Is Wilson necessary? And would he hold out?

Lynch and Wilson trophyAs we wait to see how Russell Wilson’s contract negotiations play out, some are asking whether Wilson is even necessary to the Seahawks and others are wondering whether he might put the Hawks in a bind by holding out.

Some argue the Seahawks could have reached the Super Bowl the past two years with almost any quarterback. Others vehemently disagree.

Neither group is completely right. And the argument is largely irrelevant anyway.

Mark Rodgers, Wilson’s agent, told 710 ESPN, “They’ve won an awful lot of games here with him as the starting quarterback. I’m not of the mindset, as some people are, that you could put any quarterback in the league as the starting quarterback for the Seahawks and they would have played in the Super Bowl the last two seasons.”

We’ve pointed out the difference Wilson has made on an offense that has been made up of substandard parts around him and Marshawn Lynch. And, as good as Lynch is, Wilson clearly has been the X-factor.

It’s easy to say other quarterbacks could have succeeded similarly — until you pause to consider how reliant the Seahawks have been on Wilson’s ability to create plays behind often rickety pass protection. Pete Carroll has said many times that the Hawks want to be the league’s best “scramble offense” and they rely on Wilson’s athleticism and savvy to make that happen.

Obviously the Hawks could have won the Super Bowl with some of the league’s top franchise QBs, but that’s clearly not a relevant point because the Seahawks never had a chance to get most of those guys.

In fact, their opportunities to find a quarterback have been pretty limited.

Remember, in 2012 the Seahawks were desperate to acquire an upgrade over Tarvaris Jackson and Charlie Whitehurst. The rest of the team was in place, but they weren’t going anywhere unless they found a dependable quarterback.

They were so desperate that they begged Peyton Manning to sign, then settled on Matt Flynn, who lost out to Wilson. But, if the Hawks had not drafted Wilson and given him a shot, it would have been Flynn and Jackson (who probably would not have been traded to Buffalo).

Even with Flynn’s arm troubles, that pair probably would have been good enough to make the playoffs that year, as Wilson did. But what would have happened in 2013? It’s hard to imagine the Hawks winning the Super Bowl with a Flynn/Jackson combo.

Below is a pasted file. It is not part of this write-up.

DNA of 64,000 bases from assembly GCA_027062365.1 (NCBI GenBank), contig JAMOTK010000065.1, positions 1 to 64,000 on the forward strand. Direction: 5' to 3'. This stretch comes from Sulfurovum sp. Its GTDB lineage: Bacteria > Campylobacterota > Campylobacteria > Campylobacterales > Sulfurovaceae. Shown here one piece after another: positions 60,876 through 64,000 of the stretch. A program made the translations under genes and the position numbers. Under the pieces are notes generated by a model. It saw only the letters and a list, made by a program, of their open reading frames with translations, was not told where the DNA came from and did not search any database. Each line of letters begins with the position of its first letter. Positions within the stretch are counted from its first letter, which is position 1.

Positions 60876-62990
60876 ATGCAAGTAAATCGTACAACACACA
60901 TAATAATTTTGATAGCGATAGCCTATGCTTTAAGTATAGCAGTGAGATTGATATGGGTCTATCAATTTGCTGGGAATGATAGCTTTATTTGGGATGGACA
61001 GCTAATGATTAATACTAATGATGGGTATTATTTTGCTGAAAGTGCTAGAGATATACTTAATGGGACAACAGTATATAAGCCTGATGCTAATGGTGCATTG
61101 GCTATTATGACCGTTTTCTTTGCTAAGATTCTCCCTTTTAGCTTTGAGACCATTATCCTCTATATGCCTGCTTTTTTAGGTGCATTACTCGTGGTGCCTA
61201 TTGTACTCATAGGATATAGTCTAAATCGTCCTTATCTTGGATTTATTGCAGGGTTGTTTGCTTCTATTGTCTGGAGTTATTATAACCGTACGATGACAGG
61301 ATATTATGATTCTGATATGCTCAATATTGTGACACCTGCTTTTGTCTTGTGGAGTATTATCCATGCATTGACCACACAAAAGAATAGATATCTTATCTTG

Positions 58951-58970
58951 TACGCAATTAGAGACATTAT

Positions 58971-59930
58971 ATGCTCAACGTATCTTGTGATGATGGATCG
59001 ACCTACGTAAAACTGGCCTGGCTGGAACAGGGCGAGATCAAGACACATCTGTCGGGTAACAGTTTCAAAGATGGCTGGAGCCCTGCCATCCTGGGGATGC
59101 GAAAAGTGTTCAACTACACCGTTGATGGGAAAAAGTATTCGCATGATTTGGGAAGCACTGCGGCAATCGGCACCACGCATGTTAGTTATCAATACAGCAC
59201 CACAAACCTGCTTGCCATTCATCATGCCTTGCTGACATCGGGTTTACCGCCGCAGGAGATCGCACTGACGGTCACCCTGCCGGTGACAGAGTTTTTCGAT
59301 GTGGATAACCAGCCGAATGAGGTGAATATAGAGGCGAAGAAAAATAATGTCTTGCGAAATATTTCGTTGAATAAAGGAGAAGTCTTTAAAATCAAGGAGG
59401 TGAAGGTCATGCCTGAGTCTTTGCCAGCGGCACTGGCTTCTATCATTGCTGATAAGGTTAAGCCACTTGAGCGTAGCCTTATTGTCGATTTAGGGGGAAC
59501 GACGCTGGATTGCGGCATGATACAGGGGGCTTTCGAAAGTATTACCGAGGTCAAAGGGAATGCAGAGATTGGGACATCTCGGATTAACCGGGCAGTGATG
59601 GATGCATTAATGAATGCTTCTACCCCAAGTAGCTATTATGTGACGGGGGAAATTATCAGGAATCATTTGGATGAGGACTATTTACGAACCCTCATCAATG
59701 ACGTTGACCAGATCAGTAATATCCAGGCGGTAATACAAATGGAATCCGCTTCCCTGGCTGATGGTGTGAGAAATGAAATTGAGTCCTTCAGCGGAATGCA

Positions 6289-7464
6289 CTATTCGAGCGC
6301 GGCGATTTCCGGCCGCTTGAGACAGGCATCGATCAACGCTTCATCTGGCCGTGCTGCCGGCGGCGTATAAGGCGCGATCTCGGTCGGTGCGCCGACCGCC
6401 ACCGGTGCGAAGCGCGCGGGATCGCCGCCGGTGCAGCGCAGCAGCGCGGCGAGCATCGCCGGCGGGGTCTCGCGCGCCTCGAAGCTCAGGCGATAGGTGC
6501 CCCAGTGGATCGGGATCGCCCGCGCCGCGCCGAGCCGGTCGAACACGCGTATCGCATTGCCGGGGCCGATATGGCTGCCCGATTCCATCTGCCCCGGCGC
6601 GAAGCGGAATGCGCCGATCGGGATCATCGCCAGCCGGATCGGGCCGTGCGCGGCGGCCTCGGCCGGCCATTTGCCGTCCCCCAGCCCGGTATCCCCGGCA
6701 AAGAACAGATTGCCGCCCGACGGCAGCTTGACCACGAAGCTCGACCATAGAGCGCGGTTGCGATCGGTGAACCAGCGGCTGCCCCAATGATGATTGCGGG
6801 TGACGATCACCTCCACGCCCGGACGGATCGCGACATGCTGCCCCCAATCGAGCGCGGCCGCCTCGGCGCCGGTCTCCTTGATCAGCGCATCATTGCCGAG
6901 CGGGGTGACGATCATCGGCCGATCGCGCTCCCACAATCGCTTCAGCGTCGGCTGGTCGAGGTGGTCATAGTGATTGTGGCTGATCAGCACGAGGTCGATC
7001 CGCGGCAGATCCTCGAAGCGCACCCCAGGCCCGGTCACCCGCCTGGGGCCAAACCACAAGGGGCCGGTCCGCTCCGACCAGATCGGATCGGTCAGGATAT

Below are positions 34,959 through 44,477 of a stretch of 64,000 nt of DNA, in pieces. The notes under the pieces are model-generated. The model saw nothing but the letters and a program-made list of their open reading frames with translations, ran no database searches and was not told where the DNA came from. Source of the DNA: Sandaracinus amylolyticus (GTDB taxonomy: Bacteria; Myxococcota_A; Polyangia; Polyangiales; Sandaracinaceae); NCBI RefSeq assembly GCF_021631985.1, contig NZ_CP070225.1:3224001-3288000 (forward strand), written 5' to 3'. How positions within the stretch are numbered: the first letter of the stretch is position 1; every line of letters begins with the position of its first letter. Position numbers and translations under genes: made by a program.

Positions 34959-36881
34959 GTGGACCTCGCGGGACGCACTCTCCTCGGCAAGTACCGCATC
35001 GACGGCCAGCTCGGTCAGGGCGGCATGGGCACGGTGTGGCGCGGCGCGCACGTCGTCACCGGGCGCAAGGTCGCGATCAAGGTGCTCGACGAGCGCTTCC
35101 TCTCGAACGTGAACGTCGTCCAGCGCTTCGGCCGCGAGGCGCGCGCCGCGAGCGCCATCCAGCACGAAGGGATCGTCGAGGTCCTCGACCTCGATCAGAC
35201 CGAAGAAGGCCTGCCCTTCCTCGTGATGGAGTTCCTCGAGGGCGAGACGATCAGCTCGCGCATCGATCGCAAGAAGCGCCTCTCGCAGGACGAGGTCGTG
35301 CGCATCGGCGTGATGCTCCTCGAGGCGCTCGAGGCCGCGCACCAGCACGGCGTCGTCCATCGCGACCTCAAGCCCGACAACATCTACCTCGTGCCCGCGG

In the draft, they could have had Geno Smith (if they hadn’t traded their first-round pick for Percy Harvin) or Mike Glennon or Matt Barkley — but none of those rookies could have helped the Hawks reach the Super Bowl, even with the No. 1 defense and one of the league’s top running games.

Seattle also could have traded for Colt McCoy, who went from Cleveland to San Francisco that year, or Carson Palmer, who went from Oakland to Arizona. Would McCoy have been good enough or Palmer healthy enough to help the Hawks get to the Super Bowl?

Bottom line: The Hawks didn’t have many great options for QBs in 2012 and 2013 and John Schneider was savvy enough to realize Wilson could be their guy.

Of course, on the flip side, how many teams would have used Wilson as well as the Seahawks have? Three other teams apparently wanted to draft him in the third round in 2012, too. But he surely would have ridden the bench in Philly, Indy or Washington — at least initially. Most teams just would not have given a 5-foot-11 QB a chance to start.

So, the Seahawks and Wilson clearly have benefitted from a symbiotic relationship, using each other to overcome their weaknesses. (And just think: Jimmy Graham and Tyler Lockett should make Wilson even more DangeRuss, turning the Hawks into a more complete and explosive offense.)

The Seahawks obviously are very confident Wilson will remain their starter for at least the next two years. If they had thought he might hold out for a blockbuster contract, they probably would have made signing a backup QB a priority this offseason (Jackson is still unsigned) or they would have drafted a quarterback (they could have had UCLA’s Brett Hundley in the fourth round).

But there is no concern Wilson will not show up to lead the team to another Super Bowl title. He is back at OTAs after missing the first few days to attend a couple of funerals of teammates’ loved ones. Unlike Michael Bennett, he’s not planning to grandstand for a contract. Rodgers promised that.

“I’m not looking for leverage,” Rodgers told 710 ESPN. “I’m not looking to figure out how I can beat these guys down, nor do I think they’re thinking that. … Leverage oftentimes can turn into a threat, and I can tell you that none of our conversations have been threatening at all.”

Rodgers said there is no deadline for a deal to be reached and Wilson would be content playing out the final year of his rookie deal if it meant making sure he gets a better contract in the long run. Wilson confirmed that on Tuesday.

“I want to be here for a long time,” he said. “But if (an extension does not happen this year) I’ve just got to get ready to play. I love the game, and I love being out here with these guys and just playing. And so ultimately I just take it one day at a time and just see where it takes me.”

So, to answer the questions some are asking: Yes, Wilson has been invaluable to the Seahawks, particularly considering their other options; and no, he is not going to hold out, because the Seahawks have been just as important to him.

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